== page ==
I’m a 61-year-old flight attendant who wants to retire at 70. I’ll have a pension of $900 a month and I’ll be on Social Security, but I only have $150,000 in my 401(k). Should I get professional help?

This flight attendant seeks financial help from an advisor, but how do you choose the right one?

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Question: I think I need a financial advisor. I’m 61 and plan to retire at 70. I am a flight attendant and will receive a pension of just over $900 a month. I have a 401(k) with a balance of just over $150,000 and will receive Social Security when I retire. I’ve never had a financial planner and I hope it’s not too late to start one. My goal is to increase my 401(k) and just use my common sense with my spending. I am single with no children. Any advice or recommendations on who to contact or how to proceed would be appreciated. (Also looking for a new financial advisor? This tool can help you find an advisor who might meet your needs.)

Answer: We applaud you for hoping to increase your bottom line, and it’s not too late to find a financial planner to help you, should you decide to go this route. “You are in what I call the mad dash to retirement, in which people who may not have paid enough attention to saving and investing are starting to turn on the afterburners of savings,” says Jim Kinney, Certified Financial Planner at Financial Pathways.

At first glance, it looks like your needs are quite simple and straightforward. If you go with a planner, “I would recommend finding a paid financial planner, which means they only work for you and don’t sell you insurance or investment products,” Kinney says. And, say the pros, it also looks like you would benefit from an hourly or project-based advisor, who charges you a fixed or hourly fee to give you financial advice, rather than manage your investments for you. (Also looking for a new financial advisor? This tool can help you find an advisor who might meet your needs.)

“Some advisors just want to manage money. They won’t want to work with you if most of your savings are in your employer’s 401(k). But you can find advisors who don’t require you to invest through the National Association of Personal Financial Advisors (NAPFA) or the Garrett Planning Network – just be sure to explain that you’re looking for retirement planning, not investment management,” says Kinney. . Fees can vary widely, but be aware that they are negotiable. Just point out that your life is simple and all you need is simple guidance and guidance. Here’s what you could pay for financial advice.

Do you have a problem with your financial advisor or do you want a new one? Email picks@marketwatch.com.

An advisor can take a comprehensive look at your income and expenses, risk tolerance, asset allocation and long-term goals – and from there, create a plan for you that will help you achieve your goals.

There are also several issues you should address, including when to start Social Security, since you can maximize benefits when you wait until age 70. “You should consider having a taxable investment or savings account in addition to your would allow access to cash at age 70 at the start of your pension and the ability to delay taking the required minimum 401(k) distributions ( k) up to age 72,” says Certified Financial Planner Cheryl Morhauser. In fact, delaying Social Security typically provides an 8% increase each year from age 62 to 70, says Certified Financial Planner Brian Fry of Safe Landing Financial.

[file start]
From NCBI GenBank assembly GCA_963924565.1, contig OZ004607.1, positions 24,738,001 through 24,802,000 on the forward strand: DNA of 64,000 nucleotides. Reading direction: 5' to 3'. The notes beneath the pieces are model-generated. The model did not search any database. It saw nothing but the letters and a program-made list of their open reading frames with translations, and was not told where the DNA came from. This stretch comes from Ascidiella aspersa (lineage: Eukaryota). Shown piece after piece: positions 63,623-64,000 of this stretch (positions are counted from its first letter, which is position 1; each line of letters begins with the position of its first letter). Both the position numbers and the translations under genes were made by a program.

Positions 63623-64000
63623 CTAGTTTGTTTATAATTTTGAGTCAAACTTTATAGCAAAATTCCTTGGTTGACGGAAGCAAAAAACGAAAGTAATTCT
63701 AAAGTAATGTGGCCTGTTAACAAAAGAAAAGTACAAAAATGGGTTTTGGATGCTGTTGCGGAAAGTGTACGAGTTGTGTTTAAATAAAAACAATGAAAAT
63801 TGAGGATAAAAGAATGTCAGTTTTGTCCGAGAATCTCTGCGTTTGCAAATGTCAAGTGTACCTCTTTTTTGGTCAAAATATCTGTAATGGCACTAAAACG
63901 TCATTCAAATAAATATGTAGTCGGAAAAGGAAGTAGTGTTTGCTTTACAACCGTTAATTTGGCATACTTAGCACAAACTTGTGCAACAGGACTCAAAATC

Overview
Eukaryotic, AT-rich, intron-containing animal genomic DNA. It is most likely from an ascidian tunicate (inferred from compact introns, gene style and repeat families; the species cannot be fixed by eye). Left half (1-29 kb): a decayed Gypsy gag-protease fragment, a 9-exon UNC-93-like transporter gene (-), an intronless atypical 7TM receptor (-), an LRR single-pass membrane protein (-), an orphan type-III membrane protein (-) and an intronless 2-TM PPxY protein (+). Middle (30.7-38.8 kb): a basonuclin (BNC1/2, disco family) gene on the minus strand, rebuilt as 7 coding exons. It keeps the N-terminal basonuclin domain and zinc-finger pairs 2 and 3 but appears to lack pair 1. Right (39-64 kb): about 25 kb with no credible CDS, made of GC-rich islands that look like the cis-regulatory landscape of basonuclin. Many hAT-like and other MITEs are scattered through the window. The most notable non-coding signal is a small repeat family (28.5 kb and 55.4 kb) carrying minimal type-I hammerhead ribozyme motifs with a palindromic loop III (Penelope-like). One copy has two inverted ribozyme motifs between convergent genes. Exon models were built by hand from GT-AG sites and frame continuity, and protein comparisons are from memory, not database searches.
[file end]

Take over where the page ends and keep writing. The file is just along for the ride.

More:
You should also determine which investments are best suited to your risk tolerance profile to ensure you survive the market volatility we are currently seeing. “A financial planner can provide strategic Roth conversion advice on an annual basis, exposing taxable income to lower brackets now instead of higher brackets in the future, and they can manage exposure to higher brackets of income when drawing from an IRA, while minimizing the risk of exposure to Medicare excess premiums,” says Certified Financial Planner Jeff Stewart of Lucid Wealth Planning.

Additionally, a financial planner can assess the pros, cons, costs, and community of long-term care options; assess health insurance; provide ongoing training and support; and implementing a disciplined, emotionless, and repeatable rebalancing strategy that reduces the risk of behavioral errors, Stewart says. (Also looking for a new financial advisor? This tool can help you find an advisor who might meet your needs.)

You want to make sure your money lasts your lifetime, and you’ll want to work with an advisor to “run multiple what-if scenarios when making big decisions,” says DeeDee Baze, certified financial planner at Alphemita Financial Services.

And, of course, you can do it yourself. Think of books like I’ll Teach You How to Be Rich by Ramit Sethi; The Bogleheads’ Guide to Investing by Mel Lindauer, Michael LeBoeuf and Taylor Larimore; and Robert Kiyosaki’s Rich Dad Poor Dad. Additionally, many free online courses are available, including Finance for Everyone, How to Save Money: Making Smart Financial Decisions (an archived course from the University of California, Berkeley), and Planning for a Secure Retirement from Purdue University. .

Do you have a problem with your financial advisor or do you want a new one? Email picks@marketwatch.com.

Questions edited for brevity and clarity.

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